For those who overcame the Study 1 hurdle, here’s the intro to Study 2. If it was an episode of Friends, it’d be called “The One About Sex”:

The last chapter examined the affective meanings of Friend relationships in Second Life, drawing connections between social network analytic notions of network strength and psychological facets of influence. The network strength measures were operationalised as behavioural indicators of closeness in the virtual world; the likelihood an individual would grant a Friend modification rights, designate a Friend an in-world partner and the frequency with which two Friends communicated via public chat, Instant Message or outside Second Life were found to implicate varying degrees of source attributions, social comparisons and perceptions of who embodied group norms. Second Life account holders’ negotiations between the online and offline self emerged as an important contributor to this effect, as the presentation of the self in the virtual world embodied the social capital the individual had in the online community.

How much control an account holder bequeathed to a Friend through the network strength measures determined how much s/he was trusted, was viewed as credible, was a source of social comparison and was perceived to represent the group prototype. The results maintained that online communities were rich enough to support interpersonal influence, confirming that the features of the lean medium are important to consider when applying existing influence theories to virtual environments.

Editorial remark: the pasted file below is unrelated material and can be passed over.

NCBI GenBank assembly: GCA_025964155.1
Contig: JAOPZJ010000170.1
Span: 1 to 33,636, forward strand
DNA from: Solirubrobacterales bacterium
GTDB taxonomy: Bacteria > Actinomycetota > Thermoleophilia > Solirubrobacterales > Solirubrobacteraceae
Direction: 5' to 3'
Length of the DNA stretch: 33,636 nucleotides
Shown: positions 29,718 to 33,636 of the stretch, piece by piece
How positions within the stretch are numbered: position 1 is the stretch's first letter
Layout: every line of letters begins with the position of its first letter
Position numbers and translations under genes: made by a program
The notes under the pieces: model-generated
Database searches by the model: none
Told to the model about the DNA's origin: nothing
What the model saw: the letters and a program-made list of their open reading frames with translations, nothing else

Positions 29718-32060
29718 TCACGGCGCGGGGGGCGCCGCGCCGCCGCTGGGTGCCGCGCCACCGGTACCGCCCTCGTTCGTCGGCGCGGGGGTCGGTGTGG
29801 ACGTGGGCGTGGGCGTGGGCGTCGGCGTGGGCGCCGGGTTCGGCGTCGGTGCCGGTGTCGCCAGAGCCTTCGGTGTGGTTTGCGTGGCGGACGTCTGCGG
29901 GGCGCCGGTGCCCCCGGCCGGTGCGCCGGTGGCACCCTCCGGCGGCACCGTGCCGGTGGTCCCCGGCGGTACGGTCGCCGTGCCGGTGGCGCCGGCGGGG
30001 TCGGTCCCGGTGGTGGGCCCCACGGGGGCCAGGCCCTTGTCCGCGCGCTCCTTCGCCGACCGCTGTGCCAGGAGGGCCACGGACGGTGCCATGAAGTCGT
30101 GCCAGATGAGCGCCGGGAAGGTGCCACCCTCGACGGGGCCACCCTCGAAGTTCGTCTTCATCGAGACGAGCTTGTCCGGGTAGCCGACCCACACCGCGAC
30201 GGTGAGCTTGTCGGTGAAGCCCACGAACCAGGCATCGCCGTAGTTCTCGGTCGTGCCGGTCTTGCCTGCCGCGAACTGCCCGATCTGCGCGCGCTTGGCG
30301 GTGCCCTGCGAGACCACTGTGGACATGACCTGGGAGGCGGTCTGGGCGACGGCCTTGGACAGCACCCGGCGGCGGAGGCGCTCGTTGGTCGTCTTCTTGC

While the Study 1 results offered support for the connection between network measures and psychological theory, Social Network Analysis also explains influence outcomes based on structural concepts like network density and network position. These structures of connection describe the speed with which social change occurs in a population, by defining the composition of interpersonal relationships within a system, and the individuals within networks who facilitate this. These features have not been assessed in relation to social psychological influence research, yet the structural explanations of social systems describe the pathways an innovation takes to arrive at a target, and propose that this has an effect on an adoption outcome.
It is argued in this thesis that psychological features of interpersonal and normative influence explain the variation in cases where actors do not adopt attitudes or behaviours when they are structurally expected to, or why innovations will spread through populations when a system’s relationship composition does not appear to structurally support it. In this chapter, we extend the findings from Study 1 by applying structural phenomena, in addition to psychological features of influence, to predictions of attitudes in this online community.

Study 2 aimed to explain whether structural or psychological features better predicted attitudes to sexual activity in Second Life. Building on the results of Study 1, it predicted measured of attitudes with three structural predictors (network position, network density and network strength), and four groups of psychological predictors (ratings on interpersonal and normative facets of influence, perceived attitudes and previous personal experience).

The results of the analysis demonstrated that network strength and network position indirectly predicted attitudes, by describing what kinds of perceived attitudes were likely to form. Accurate and inaccurate perceptions of what close friends felt about cybersex strongly predicted the personal attitude. Additionally, individuals clustered into groups that perpetuated inaccurate perceptions of what their local network felt about sexual activity in Second Life, arguably drawn together based on what they thought others believed rather than what others did believe. It was proposed that these perceptions emerged because participants sought similar others to form communities with, and projected similarity based on stereotypes that emerged from cues available in the deindividuated space.